The wicked will be swept away by their own violence, according to this verse. God must have a big broom!
The New International Version says, “The violence of the wicked will drag them away, for they refuse to do what is right.” But that broom will overlook every person the Lord considers righteous!
Why will the wicked be cleaned away like cobwebs? It’s really simple. They refuse to do the just thing. Which means they – the wicked – would rather do the unjust thing!
Keep this verse in mind the next time you have an important decision to make. And do the right thing.
My son, pay attention to my wisdom, turn your ear to my words of insight, that you may maintain discretion and your lips may preserve knowledge. For the lips of the adulterous woman drip honey, and her speech is smoother than oil; but in the end she is bitter as gall, sharp as a double-edged sword. Her feet go down to death; her steps lead straight to the grave. She gives no thought to the way of life; her paths wander aimlessly, but she does not know it. ~Proverbs 5:1-6 NIV
You are urged to pay attention to God’s wisdom. “Attention” means:
- the act or power of carefully thinking about, listening to, or watching someone or something,
- notice, interest, or awareness, or
He who passes by and meddles in a quarrel not his own Is like one who takes a dog by the ears. ~Proverbs 26:17 NKJV
If you’re a dog owner, you know one of the best ways to irritate your pet is to grab them by the ears. Gentle rubbing behind the ears is usually welcome, but most dogs truly hate having their ears roughed up.
Solomon’s recommendation in Proverbs 26:17 is that you choose to stay out of trouble whenever you can avoid it. You may be tempted to intervene in someone else’s quarrel. And once in a while, it may be necessary. But be smart: Deciding to grab a dog by the ears often means your fingers will be bitten.
Every person faces life situations that are stressful, challenging, difficult – even dangerous. The Lord promises Christians grace and wisdom in great measure to navigate these troubles.
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Like apples of gold in settings of silver is a ruling rightly given. Like an earring of gold or an ornament of fine gold is the rebuke of a wise judge to a listening ear. ~Proverbs 25:11-12 NIV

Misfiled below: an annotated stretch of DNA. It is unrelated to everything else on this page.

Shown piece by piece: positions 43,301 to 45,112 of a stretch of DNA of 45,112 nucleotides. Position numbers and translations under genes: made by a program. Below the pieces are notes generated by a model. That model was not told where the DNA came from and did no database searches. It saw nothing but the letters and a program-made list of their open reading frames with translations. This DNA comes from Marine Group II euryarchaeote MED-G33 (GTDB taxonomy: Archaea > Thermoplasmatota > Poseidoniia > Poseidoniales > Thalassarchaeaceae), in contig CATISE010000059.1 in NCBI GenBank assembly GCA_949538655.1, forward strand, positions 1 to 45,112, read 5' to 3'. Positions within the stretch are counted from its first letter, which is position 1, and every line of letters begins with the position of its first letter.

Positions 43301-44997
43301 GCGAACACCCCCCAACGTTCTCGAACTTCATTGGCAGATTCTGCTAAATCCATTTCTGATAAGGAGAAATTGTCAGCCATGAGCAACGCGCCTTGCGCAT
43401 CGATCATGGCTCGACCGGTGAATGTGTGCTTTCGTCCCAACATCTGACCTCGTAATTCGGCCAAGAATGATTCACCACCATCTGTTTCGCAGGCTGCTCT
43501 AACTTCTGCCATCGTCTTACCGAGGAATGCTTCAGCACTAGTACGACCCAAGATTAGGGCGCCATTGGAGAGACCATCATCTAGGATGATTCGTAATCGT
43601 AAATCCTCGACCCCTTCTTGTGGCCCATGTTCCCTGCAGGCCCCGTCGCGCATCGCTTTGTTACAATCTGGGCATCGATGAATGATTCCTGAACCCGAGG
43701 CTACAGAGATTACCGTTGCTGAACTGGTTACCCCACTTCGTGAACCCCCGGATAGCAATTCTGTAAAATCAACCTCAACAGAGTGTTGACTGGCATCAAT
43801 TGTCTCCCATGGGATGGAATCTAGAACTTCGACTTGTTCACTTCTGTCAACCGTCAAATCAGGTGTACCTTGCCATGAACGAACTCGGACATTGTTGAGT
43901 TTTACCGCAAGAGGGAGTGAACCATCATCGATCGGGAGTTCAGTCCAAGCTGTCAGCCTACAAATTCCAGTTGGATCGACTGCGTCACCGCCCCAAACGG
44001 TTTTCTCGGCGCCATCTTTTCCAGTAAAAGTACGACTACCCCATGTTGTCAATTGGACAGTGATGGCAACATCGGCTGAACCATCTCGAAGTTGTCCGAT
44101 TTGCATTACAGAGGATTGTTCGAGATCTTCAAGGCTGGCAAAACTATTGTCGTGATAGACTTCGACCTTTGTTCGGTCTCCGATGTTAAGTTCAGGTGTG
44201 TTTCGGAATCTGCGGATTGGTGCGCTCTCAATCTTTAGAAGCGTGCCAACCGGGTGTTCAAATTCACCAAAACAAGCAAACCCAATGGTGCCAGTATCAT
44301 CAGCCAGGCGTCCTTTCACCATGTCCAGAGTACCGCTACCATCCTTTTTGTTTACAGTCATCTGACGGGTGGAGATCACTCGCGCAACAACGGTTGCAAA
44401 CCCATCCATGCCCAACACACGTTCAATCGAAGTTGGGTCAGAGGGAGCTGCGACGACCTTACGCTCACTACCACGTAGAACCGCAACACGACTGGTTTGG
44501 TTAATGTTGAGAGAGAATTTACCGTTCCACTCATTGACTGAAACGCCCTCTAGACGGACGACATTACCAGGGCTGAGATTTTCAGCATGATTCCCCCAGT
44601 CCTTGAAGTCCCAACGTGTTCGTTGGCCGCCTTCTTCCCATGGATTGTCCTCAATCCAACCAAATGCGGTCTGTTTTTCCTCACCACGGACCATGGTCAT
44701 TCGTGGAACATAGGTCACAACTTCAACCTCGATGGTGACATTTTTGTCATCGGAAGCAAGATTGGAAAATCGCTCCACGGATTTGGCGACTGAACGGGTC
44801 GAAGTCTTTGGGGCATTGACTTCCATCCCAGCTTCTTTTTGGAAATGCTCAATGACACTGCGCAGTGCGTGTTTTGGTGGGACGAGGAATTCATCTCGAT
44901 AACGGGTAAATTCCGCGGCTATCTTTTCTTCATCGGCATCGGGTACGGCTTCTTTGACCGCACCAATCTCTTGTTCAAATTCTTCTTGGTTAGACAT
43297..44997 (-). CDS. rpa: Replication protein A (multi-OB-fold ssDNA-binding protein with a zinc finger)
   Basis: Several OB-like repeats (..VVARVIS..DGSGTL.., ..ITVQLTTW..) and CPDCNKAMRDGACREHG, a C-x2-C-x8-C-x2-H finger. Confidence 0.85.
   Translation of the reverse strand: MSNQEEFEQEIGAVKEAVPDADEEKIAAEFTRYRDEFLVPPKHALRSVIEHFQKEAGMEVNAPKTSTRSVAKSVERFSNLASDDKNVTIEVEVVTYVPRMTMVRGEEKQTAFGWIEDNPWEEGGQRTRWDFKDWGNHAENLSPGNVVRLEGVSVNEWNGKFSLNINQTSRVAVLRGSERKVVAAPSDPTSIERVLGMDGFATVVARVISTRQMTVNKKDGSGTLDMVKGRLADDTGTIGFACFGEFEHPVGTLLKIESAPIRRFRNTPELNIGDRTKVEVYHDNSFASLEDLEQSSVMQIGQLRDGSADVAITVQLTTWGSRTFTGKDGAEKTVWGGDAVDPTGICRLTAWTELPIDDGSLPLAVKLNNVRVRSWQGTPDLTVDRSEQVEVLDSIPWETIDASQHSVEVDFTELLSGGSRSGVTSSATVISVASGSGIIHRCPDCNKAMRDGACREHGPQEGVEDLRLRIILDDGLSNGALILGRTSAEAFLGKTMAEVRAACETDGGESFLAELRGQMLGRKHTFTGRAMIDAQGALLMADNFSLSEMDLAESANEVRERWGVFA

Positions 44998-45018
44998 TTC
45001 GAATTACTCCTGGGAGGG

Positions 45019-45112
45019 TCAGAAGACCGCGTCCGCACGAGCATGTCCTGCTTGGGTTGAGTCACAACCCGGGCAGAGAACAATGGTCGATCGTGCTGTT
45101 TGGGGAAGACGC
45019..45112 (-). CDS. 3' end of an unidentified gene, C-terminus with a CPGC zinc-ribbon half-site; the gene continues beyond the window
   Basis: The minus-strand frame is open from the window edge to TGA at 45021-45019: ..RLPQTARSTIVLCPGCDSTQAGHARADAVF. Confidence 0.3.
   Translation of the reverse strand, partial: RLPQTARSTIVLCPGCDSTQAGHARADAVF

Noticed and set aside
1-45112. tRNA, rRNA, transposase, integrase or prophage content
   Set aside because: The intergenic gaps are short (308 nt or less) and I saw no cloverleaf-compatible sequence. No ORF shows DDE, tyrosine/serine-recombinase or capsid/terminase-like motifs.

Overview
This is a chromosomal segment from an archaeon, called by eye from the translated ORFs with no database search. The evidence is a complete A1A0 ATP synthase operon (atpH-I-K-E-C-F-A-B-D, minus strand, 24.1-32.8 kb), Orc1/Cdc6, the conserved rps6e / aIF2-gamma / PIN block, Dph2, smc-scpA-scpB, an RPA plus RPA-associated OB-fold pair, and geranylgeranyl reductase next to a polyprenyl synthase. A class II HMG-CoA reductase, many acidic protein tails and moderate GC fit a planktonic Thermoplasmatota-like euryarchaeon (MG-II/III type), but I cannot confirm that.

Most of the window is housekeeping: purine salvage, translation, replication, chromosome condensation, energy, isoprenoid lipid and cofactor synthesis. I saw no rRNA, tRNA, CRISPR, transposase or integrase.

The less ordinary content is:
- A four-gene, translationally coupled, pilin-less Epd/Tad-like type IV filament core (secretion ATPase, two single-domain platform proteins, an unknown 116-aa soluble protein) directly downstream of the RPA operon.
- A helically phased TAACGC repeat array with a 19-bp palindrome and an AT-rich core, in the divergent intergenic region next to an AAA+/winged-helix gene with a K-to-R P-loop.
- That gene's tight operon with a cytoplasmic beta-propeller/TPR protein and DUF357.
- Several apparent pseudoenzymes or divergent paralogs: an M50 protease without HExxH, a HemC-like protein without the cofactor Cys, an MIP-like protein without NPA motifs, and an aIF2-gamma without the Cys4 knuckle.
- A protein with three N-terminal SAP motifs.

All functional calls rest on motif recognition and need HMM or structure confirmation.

First, there are “apples of gold in settings of silver.” That seems short for a really fancy kind of jewelry. More importantly, it parallels a just ruling.
Imagine the satisfaction of learning that a judge rules in your favor. That means that he really listened to you, and respected your argument.
The second is a liittle less satisfying, and a lot more difficult to do. Consider what “the rebuke of a wise judge to a listening ear” means. Again, it ends up being beautiful jewelry. But the circumstances are very different.
Merriam-Webster defines a rebuke as “to speak in an angry and critical way to someone.” Listening to a judge speak to you in this manner could be humiliating. But the difference here is the wise judge, and the listening ear. That’s a rare combination!
Are you listening – really listening – when someone gives you solid advice? If you are, it could be just what you need to hear.
If you falter in a time of trouble, how small is your strength! Rescue those being led away to death; hold back those staggering toward slaughter. If you say, “But we knew nothing about this,” does not he who weighs the heart perceive it? Does not he who guards your life know it? Will he not repay everyone according to what they have done? ~Proverbs 24:10-12 NIV
This passage is aimed squarely at you. And it’s promising great reward to those who obey. The Lord promises here to repay you, no matter what you’ve invested. No matter how much it cost.
Have you learned how to share the Gospel? There are several reputable organizations that will train you. Some will even take you out and show you how it works.
Maybe you’re one of the few Christians who is comfortable sharing your faith. If that’s true, good for you!
Learn to “give a defense for the hope that is within you.” Others may be counting on it.
Do not wear yourself out to get rich; do not trust your own cleverness. Cast but a glance at riches, and they are gone, for they will surely sprout wings and fly off to the sky like an eagle. ~Proverbs 23:4-5 NIV
It says, “Do not wear yourself out to get rich…” and “do not trust your own cleverness.” More importantly, look what it does not say: “Do not get rich.”
These verses don’t prohibit you – or anyone else – from becoming truly wealthy. After all, the Bible is full of references to people of great riches: Solomon, Abraham, and others. Scripture doesn’t prohibit gaining personal wealth. In fact, your talent may well be making money.
What this passage does prevent is wasting your time, going after something that’s unlikely to happen.
Chasing after money isn’t worth it. It’s something that all too easily disappears.